World Press Freedom Canada is calling on the RCMP and the federal and provincial governments to ensure that the rights of journalists are respected as they cover protests and arrests in the Fairy Creek watershed.
In April, the B.C. Supreme Court granted an order allowing RCMP broad powers to enforce an injunction prohibiting the obstruction of logging by Teal-Jones, a Surrey-based forestry company.
Journalists have since complained that, under the injunction, the RCMP set up a checkpoint at a road leading to the protest site and have blocked reporters from accessing the site, preventing them from doing their jobs.
The Canadian Association of Journalists (CAJ) and several news outlets who have been attempting to cover the protests are now asking the B.C. court to limit the powers of the RCMP and other police agencies in enforcing injunctions.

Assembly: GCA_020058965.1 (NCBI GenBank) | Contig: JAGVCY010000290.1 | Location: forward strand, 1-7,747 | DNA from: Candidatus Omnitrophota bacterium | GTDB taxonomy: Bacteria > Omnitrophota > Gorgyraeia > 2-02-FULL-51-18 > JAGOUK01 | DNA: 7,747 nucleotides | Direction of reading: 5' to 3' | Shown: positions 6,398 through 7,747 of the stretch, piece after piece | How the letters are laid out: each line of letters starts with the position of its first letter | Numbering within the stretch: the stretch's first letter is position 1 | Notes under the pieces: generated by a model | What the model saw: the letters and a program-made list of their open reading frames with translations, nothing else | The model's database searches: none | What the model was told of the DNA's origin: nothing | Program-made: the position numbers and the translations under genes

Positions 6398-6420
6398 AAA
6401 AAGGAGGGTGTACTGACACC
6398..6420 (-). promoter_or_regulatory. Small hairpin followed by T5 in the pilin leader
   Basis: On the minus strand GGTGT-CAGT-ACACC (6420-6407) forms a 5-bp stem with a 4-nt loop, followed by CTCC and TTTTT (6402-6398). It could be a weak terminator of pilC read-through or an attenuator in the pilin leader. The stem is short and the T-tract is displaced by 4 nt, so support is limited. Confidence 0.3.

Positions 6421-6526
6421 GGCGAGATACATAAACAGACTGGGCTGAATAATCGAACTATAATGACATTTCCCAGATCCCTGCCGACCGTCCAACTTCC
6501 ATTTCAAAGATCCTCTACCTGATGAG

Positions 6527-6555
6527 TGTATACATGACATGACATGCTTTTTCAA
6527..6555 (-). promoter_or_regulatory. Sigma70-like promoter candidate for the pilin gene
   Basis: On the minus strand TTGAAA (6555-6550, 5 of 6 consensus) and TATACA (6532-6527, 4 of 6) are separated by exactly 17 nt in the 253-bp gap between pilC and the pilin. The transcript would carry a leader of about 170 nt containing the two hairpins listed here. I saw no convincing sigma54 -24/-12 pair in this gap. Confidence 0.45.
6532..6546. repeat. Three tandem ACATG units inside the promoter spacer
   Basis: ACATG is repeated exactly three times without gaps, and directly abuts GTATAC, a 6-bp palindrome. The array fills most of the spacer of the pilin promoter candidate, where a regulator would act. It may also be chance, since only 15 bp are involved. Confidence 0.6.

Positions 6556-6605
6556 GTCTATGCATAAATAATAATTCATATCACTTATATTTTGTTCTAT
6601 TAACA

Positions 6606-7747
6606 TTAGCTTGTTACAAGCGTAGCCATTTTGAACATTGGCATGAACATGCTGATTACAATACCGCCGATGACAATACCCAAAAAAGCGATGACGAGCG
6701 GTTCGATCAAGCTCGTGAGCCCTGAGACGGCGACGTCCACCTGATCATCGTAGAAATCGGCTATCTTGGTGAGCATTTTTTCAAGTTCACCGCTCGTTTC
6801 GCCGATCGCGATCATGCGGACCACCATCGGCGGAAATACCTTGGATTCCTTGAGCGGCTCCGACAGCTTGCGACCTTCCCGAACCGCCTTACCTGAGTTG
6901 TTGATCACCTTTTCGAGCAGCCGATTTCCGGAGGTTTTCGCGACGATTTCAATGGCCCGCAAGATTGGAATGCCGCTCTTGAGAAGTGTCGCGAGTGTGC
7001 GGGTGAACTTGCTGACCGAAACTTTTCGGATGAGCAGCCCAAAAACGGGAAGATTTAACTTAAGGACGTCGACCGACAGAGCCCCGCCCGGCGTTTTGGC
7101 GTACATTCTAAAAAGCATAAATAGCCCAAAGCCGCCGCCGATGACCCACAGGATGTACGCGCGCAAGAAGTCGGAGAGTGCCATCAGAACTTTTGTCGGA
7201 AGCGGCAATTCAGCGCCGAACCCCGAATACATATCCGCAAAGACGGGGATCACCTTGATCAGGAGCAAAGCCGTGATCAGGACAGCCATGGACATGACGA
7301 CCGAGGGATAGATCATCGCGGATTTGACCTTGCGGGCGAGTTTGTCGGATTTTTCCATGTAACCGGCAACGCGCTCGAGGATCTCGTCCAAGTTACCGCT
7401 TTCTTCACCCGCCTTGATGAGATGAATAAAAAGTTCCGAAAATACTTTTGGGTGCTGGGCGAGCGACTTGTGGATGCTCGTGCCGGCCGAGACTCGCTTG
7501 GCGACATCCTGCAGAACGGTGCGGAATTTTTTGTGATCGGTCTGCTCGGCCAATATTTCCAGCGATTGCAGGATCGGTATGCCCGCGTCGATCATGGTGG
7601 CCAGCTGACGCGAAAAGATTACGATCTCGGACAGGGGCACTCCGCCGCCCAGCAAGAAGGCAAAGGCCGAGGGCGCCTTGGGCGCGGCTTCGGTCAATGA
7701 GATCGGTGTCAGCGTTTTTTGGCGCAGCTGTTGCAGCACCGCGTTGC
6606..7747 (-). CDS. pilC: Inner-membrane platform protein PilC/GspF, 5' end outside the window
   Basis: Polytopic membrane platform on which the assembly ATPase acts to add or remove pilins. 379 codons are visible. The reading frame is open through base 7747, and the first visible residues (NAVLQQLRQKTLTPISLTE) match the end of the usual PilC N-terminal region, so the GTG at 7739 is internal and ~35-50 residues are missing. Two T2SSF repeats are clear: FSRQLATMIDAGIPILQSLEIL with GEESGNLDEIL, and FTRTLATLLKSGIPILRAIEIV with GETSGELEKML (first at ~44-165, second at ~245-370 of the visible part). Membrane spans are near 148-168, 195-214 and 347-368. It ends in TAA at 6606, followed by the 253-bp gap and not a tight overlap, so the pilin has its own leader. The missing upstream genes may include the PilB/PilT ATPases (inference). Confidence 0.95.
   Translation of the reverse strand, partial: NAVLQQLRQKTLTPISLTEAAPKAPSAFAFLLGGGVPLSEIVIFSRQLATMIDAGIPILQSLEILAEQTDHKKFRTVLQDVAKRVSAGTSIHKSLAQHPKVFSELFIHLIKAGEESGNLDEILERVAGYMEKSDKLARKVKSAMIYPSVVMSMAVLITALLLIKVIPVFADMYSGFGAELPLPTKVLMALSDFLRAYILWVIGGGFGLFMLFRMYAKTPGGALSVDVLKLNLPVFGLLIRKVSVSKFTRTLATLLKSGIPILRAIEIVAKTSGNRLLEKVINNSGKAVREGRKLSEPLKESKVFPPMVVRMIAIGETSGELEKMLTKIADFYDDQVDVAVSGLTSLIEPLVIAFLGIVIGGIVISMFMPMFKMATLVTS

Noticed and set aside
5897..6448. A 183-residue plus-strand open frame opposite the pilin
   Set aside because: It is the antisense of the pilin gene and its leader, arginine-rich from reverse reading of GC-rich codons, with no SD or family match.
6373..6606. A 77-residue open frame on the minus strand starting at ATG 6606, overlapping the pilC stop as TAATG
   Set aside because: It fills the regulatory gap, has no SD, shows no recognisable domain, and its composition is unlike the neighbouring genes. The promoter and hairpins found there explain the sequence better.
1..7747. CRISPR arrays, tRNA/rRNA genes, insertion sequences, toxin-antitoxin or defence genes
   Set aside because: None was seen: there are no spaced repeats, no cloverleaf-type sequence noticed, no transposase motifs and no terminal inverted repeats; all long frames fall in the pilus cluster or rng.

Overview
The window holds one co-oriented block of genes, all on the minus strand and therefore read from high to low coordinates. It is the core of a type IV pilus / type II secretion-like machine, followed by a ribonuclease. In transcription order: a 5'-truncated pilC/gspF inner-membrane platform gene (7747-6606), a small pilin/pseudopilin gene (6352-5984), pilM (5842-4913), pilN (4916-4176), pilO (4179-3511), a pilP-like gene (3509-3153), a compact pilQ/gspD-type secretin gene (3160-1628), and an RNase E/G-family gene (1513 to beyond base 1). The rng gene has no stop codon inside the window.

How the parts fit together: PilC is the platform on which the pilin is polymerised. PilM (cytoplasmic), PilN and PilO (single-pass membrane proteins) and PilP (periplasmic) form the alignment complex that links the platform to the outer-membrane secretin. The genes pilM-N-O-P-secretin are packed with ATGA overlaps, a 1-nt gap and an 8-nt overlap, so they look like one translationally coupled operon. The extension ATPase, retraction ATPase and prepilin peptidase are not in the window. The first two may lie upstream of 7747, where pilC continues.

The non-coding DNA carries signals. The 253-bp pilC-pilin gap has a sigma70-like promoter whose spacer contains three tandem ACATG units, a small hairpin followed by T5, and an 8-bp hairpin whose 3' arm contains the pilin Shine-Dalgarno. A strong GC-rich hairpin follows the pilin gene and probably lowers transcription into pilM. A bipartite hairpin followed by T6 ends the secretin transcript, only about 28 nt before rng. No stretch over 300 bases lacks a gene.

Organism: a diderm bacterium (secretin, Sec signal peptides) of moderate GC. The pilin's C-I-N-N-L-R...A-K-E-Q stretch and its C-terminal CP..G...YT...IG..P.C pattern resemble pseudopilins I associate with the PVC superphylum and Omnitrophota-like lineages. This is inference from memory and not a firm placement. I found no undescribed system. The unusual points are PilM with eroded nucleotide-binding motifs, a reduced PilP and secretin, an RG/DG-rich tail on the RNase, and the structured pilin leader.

The ability of media to cover protests and the police response is fundamental in a democratic society where the public has the right to know the facts of such conflict and how authorities are interacting with citizens as they carry out court orders.
Provincial and federal governments, which have ultimate authority over policing, must reinforce to the RCMP and indeed other police forces, that media’s legitimate access to protest sites must not be denied.